fraud; but in the case of Phettiplace v. Sayles, 4 Mason's Rep. 321, 322, the general doctrine, that non-delivery in the sale of chattels, and a continuation of possession in the seller, renders the sale void, is explicitly asserted, as having its foundations in a great public policy. On the other hand, it has been declared by the same court, in D'Wolf v. Harris, 4 Mason's Rep. 515, that a bill of sale of a ship and cargo in port is valid, though possession be not taken, provided it appear to have been given by way of mortgage. The notes added to Tmyne's case in Smith's Selection of Leading Cases, in the American edition of tho Law Library, N. S., vol. 27, contain a full view of the decisions, and especially of the American cases in the federal and state courts, on the great doctrines in Twyne's case, which is perhaps the most celebrated case in the English law, and has given rise to the most protracted and animated discussions. I have endeavoured, in the preceding pages, from p. 515, to give as full a note of the progress of these discussions as the plan of this work would allow.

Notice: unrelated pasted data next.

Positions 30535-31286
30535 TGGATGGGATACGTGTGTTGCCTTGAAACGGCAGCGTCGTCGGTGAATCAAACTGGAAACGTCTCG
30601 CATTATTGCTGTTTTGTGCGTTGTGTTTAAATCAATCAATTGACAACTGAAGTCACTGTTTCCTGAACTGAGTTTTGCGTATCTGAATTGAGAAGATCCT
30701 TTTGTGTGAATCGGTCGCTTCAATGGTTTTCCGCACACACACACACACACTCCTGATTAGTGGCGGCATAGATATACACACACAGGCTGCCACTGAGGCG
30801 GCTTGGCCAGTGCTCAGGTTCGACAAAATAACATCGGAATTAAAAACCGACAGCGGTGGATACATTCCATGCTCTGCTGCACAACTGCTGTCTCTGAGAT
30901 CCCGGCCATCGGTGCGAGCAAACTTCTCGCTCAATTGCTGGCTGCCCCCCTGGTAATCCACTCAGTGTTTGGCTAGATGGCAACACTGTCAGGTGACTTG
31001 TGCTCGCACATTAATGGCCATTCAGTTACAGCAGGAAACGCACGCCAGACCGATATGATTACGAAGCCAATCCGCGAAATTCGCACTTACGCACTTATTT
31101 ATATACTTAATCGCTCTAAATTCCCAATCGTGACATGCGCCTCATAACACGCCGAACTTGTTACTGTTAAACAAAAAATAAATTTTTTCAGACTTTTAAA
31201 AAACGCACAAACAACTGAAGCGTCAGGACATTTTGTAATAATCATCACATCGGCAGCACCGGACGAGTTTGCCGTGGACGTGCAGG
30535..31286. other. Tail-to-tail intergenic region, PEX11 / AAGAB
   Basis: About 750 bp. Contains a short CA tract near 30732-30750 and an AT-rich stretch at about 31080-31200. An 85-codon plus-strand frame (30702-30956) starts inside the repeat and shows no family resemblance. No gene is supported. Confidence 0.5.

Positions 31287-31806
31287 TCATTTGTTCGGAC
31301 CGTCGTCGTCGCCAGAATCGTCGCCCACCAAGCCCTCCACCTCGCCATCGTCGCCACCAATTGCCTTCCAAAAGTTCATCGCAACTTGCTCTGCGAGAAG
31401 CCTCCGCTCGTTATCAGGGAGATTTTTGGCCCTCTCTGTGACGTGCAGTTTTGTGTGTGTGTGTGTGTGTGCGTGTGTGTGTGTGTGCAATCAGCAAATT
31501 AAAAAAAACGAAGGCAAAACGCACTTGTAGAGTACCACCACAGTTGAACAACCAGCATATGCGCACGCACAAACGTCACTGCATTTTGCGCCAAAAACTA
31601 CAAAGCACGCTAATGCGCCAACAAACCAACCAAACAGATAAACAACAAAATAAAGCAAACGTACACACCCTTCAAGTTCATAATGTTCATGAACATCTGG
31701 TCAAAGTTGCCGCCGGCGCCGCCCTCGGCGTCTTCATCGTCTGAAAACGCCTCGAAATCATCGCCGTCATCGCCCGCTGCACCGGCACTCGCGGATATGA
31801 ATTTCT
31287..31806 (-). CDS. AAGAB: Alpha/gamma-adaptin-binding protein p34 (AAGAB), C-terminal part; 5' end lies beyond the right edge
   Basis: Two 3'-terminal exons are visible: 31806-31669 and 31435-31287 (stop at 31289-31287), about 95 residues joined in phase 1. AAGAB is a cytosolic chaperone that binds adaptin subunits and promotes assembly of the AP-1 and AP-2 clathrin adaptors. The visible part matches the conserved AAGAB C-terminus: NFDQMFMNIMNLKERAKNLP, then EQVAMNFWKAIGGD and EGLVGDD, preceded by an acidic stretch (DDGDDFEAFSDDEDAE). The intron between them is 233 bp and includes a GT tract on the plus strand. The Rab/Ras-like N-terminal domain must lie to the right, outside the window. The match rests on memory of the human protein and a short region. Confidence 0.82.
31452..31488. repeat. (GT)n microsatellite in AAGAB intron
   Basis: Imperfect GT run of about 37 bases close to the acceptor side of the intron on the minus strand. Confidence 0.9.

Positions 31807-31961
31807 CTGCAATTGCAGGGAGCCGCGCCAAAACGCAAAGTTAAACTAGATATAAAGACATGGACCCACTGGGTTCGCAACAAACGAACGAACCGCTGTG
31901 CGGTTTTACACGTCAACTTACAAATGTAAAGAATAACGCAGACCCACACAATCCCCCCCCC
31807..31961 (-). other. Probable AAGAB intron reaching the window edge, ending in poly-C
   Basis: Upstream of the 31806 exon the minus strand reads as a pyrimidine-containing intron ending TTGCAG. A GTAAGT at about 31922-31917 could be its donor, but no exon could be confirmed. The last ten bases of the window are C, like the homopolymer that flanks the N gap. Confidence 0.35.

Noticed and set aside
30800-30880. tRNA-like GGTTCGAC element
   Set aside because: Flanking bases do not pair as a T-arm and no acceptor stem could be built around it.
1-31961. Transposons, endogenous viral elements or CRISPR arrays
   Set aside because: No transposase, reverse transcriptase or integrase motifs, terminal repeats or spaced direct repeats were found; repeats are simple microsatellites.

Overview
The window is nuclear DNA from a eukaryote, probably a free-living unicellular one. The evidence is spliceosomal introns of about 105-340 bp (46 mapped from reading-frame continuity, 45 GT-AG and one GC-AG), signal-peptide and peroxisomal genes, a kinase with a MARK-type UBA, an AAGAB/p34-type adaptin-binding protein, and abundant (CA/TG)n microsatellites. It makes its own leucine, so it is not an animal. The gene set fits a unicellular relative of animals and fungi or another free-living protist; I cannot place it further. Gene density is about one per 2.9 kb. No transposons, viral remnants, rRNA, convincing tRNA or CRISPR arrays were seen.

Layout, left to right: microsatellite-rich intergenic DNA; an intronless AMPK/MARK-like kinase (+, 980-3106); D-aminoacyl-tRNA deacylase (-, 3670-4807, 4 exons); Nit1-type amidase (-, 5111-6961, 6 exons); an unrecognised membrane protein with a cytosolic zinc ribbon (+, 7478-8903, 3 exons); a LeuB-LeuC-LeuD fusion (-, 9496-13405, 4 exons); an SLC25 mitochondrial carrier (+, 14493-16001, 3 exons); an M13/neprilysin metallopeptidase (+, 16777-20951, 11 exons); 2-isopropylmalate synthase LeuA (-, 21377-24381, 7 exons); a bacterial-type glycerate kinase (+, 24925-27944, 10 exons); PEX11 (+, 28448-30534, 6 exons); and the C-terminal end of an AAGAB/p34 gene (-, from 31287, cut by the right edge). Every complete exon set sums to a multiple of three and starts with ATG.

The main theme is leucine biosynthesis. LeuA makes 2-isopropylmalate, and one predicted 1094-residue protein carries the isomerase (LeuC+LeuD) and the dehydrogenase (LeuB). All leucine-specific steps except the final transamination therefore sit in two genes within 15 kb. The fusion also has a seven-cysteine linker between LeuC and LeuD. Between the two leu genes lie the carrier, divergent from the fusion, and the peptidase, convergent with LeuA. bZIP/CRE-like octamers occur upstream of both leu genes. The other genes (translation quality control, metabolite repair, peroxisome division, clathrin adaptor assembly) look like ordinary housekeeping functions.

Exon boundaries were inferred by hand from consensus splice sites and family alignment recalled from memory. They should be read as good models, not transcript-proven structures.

• As the congress of the United States, sinco the 4th edition of these Commentaries, enacted a bankrupt law, a wide field of inquiry was opened, as to the question of conveyances fraudulent under that new system. The subject is well discussed on the basis of English authorities in the American Jurist for January, 1843. But the subject coases to be important, inasmuch as the bankrupt act was repealed March 3d, 1843.
b Stephenson v. Hayward, Pree. in Ch. 310. Dey v. Dunham, 2 Johnson's Ch. Rep. 188. Shaw, Ch J., in Russell v. Woodward, 10 Pick. Rep. 413. State of Maryland v. Bank of Maryland, 6 Gill 4> Johnson, 205. In making assignments of property, the owner cannot assign part only of one entire debt without the consent of the debtor, for that would subject him to distinct demands on one single contract. Gibson v. Cooke, 20 Pick. 15. Nor does the assignee of a voluntary assignment for the benefit of creditors,stand in a better situation than tho assignor. Neither he nor the creditors whom he represents are purchasers for a valuable consideration without notice, as against prior equitable liens. Haggarty v. Palmer, 6 Johnson's Ch. Rep. 437. Knowles v. Lord, 4 Wharton, 500. As between